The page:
SpecSys may carry a small name but it's building for the big boys

GRANITE FALLS -- A local company with a not-so-well-known name has become a rising employer in the region by custom manufacturing and designing products for companies everyone knows.

Something special
Kevin Wald left a management position with Tyler in Benson in 1992 for the opportunity to open his own engineering consulting company, despite being warned that only 2 to 3 percent of such startups survive. Today he helps oversee offices and manufacturing facilities with nearly 200 employees in Montevideo, Granite Falls, Redwood Falls and Benson. Here, Wald addresses employees and guests at an anniversary celebration on May 24. Tribune photo by Tom Cherveny

GRANITE FALLS -- A local company with a not-so-well-known name has become a rising employer in the region by custom manufacturing and designing products for companies everyone knows.

AGCO, Caterpillar, Loram, Toro and Volvo are just a sampling of the companies that turn to Specialty Systems, or SpecSys Inc. It manufactures everything from a rail car that is 40 yards long and uses a 700-horsepower vacuum to suck up rock ballast to sophisticated oxidation ovens that produce the super strong, lightweight carbon fibers being used in ultra-modern jet planes and cars.

Company founder Kevin Wald started it all with a Gateway 486 computer in a spare bedroom of his house in Montevideo 15 years ago. Now it's all part of Ritalka, a holding company that includes SpecSys, Ingram-Rollers and RVI, a Redwood Falls-based firm that repairs electronic equipment.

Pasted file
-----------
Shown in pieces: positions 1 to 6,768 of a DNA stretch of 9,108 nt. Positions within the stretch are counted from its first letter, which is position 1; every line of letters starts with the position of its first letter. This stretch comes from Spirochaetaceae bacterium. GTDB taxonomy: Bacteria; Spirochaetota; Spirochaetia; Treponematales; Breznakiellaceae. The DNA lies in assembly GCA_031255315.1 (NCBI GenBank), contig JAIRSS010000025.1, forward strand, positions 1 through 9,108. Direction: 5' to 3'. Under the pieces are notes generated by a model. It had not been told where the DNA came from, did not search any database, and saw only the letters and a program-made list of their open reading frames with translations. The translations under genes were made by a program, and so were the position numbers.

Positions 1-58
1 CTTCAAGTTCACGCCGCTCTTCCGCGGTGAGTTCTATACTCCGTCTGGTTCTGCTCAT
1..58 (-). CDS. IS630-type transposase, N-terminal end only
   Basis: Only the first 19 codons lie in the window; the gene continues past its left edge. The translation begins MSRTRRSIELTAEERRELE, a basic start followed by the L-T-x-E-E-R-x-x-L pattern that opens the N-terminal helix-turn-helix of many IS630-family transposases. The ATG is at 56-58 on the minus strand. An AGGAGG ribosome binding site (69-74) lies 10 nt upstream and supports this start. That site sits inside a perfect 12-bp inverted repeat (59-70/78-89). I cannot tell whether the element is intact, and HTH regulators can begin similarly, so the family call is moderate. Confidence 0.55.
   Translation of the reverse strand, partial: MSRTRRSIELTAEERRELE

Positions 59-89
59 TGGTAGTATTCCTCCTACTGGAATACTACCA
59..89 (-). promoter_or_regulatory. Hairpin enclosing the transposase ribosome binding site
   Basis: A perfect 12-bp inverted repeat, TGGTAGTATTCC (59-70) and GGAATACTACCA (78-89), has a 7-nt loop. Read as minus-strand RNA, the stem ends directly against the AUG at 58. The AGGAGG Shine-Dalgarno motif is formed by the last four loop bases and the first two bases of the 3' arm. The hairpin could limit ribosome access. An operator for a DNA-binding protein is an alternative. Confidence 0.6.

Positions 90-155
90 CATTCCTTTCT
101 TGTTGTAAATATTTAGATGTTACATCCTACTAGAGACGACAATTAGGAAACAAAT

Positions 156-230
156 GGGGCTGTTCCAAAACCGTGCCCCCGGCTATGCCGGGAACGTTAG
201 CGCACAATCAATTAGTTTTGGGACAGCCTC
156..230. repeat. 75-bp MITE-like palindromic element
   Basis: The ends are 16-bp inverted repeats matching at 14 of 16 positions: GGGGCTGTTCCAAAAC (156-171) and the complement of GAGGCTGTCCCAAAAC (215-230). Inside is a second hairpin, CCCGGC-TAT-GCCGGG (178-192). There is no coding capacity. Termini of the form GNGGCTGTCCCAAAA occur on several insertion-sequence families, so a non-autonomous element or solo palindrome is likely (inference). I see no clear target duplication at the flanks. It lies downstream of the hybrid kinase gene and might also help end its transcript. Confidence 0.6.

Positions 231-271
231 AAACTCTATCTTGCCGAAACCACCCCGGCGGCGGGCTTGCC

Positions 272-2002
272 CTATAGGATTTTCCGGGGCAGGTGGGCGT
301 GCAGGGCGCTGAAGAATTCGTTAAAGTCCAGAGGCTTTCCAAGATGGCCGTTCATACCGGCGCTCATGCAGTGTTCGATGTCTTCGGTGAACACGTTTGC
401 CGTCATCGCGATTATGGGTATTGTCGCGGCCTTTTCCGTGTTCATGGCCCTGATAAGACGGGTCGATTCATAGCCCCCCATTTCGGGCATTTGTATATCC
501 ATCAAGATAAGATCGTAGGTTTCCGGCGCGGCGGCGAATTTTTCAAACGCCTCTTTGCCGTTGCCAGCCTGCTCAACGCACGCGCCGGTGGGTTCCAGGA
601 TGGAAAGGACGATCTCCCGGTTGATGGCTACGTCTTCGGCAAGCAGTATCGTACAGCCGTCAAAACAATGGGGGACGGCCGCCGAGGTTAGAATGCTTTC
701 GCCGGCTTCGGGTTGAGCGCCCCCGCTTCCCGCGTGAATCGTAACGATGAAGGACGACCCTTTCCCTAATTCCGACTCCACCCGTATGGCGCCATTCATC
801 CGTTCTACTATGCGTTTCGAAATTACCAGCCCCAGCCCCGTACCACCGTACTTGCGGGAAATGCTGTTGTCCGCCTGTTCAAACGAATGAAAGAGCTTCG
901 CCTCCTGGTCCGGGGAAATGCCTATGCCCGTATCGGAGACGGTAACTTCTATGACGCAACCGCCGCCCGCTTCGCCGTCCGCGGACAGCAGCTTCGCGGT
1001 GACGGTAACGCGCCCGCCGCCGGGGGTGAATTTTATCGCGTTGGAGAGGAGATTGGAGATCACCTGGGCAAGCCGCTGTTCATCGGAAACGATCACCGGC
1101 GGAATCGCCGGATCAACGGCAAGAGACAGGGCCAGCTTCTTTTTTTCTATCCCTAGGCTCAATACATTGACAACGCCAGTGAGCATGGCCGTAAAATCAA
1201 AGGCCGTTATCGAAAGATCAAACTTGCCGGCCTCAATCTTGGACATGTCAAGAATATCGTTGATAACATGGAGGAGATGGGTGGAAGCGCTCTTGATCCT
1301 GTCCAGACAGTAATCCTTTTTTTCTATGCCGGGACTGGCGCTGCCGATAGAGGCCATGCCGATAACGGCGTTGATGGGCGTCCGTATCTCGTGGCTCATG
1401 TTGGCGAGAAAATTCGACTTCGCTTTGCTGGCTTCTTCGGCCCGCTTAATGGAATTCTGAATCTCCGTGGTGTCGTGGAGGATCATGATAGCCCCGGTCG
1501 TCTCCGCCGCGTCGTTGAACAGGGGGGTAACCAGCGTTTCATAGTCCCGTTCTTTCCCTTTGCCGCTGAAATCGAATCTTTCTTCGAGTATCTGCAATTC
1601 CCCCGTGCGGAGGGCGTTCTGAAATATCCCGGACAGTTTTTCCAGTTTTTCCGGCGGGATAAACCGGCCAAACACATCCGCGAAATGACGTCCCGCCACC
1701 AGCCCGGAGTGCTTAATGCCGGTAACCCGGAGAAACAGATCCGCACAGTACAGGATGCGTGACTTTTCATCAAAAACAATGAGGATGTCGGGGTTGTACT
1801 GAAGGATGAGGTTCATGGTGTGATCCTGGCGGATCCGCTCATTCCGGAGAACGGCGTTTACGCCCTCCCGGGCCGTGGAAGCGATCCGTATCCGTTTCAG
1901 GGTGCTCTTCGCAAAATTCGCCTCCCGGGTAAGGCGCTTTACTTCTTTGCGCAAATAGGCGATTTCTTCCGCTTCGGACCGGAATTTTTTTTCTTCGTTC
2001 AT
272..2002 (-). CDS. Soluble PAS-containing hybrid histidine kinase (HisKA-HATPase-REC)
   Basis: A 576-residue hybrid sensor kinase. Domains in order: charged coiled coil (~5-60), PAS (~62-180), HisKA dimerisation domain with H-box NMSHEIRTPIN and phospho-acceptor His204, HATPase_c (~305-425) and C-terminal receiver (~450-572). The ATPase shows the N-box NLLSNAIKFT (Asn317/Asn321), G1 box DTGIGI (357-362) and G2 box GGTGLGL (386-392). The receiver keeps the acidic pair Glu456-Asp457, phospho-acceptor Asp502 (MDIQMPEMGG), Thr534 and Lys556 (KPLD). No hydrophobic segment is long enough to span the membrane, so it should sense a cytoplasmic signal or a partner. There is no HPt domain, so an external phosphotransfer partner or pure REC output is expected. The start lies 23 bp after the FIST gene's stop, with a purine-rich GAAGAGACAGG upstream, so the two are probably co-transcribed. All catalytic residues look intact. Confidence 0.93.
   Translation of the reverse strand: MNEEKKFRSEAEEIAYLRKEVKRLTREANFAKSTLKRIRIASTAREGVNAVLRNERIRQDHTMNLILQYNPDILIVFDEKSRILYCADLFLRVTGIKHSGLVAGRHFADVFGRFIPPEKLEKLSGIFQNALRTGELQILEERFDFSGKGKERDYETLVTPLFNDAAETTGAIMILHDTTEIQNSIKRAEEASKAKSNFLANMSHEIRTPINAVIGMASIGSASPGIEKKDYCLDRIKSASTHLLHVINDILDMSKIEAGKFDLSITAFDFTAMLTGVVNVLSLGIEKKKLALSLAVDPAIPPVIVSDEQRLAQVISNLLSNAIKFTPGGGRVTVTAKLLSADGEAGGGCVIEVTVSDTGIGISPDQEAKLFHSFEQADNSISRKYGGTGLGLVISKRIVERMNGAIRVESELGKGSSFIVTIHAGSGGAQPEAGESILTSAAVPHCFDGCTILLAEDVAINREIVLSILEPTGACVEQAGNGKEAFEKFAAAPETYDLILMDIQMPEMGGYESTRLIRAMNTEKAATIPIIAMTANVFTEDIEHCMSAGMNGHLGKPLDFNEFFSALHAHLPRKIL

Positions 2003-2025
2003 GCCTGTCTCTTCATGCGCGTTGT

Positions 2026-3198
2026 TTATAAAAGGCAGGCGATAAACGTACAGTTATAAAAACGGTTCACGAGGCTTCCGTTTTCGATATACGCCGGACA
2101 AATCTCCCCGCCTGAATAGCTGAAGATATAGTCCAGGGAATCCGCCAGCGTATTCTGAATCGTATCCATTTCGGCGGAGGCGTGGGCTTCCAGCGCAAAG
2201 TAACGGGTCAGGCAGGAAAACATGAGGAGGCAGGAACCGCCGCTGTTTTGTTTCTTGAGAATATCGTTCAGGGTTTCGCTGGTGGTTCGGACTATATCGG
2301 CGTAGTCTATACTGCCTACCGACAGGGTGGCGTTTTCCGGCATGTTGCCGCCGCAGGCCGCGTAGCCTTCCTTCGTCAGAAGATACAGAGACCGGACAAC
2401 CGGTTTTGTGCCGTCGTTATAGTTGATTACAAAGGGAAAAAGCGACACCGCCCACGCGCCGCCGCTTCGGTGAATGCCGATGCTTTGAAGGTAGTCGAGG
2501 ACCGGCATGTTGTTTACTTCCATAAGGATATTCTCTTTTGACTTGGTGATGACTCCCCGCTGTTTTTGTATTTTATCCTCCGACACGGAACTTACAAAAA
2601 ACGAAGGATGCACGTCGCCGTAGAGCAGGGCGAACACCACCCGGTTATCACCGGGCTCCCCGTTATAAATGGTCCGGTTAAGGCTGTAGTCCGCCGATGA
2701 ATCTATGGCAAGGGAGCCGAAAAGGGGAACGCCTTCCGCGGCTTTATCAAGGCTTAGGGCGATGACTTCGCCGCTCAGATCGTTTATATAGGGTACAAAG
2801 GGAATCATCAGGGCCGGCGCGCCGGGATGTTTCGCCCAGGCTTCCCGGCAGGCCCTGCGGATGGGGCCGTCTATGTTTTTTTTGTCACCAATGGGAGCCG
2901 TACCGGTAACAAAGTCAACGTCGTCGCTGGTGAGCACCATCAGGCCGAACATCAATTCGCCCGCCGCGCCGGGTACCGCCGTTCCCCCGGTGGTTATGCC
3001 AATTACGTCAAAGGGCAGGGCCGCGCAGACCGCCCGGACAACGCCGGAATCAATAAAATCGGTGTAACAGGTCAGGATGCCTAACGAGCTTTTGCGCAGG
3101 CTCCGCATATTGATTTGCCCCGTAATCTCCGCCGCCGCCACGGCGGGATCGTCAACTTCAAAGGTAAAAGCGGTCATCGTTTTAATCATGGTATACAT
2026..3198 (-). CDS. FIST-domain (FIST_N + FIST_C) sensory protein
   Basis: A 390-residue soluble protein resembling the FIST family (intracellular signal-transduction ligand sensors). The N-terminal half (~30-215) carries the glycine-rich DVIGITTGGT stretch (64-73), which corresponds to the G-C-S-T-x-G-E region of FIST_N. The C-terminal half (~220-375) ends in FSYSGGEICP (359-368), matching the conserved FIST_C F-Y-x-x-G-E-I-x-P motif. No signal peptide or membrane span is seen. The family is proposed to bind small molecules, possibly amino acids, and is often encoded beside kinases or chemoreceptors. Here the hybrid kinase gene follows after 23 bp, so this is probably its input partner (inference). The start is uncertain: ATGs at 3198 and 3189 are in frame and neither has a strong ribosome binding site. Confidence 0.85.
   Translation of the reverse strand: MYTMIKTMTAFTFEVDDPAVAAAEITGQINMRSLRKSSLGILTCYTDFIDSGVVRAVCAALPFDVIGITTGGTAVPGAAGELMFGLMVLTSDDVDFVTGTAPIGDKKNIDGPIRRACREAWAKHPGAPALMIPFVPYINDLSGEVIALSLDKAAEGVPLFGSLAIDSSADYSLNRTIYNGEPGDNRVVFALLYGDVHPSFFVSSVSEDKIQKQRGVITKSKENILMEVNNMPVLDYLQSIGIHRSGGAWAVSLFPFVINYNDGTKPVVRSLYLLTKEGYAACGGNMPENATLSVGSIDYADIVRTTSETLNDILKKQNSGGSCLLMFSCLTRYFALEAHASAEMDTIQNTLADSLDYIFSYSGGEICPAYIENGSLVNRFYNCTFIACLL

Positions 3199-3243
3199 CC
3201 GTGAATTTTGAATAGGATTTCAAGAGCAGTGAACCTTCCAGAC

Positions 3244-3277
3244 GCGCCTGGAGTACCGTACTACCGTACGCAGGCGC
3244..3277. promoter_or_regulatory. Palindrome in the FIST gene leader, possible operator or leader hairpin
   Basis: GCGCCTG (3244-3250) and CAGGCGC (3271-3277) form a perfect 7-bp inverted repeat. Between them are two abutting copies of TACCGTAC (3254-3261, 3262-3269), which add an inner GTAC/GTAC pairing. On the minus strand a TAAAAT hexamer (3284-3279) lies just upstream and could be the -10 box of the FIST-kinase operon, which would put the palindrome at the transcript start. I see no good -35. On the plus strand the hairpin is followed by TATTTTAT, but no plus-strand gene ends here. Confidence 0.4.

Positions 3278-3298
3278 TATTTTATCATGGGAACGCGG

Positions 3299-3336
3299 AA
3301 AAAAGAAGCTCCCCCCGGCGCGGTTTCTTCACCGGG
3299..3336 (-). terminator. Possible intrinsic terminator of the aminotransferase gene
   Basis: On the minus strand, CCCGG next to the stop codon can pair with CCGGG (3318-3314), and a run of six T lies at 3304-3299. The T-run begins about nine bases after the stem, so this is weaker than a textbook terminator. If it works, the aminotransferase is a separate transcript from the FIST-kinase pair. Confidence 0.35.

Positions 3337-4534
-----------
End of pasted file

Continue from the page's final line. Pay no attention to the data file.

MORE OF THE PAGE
Together they employ nearly 200 people and have a payroll of $7 million a year.

Add Ritalka's payroll, purchases and all the rest together, and it has a direct economic impact on the region of $75 million a year, Wald told employees and guests at an anniversary celebration on May 24.


It was held at the SpecSys manufacturing facility in Granite Falls, a 120,000-square-foot complex that the company moved into in 2002. The company has its engineering and headquarters in Montevideo and, since 2008, an 83,000-square-foot manufacturing facility in Benson as well.

As Wald readily admitted, building and designing products for clients all over the globe as a small, startup company had its challenges. The company took on the challenge of buildings its first Loram Rail Vac knowing that its manufacturing facility was not large enough for a machine bigger than the largest dinosaur to ever walk the earth. "We had to cut the building open to take it out,'' said Wald.

Company president Dave Gelhar coined the phrase "in the spirit of SpecSys'' to explain the company's willingness to take on any type of challenge. "What that really means is we're going to figure it out,'' said Wald.

Yet what really took some figuring out was how to build a business in the face of a series of daunting challenges.

One of the biggest to hit the company was the flood of 2001.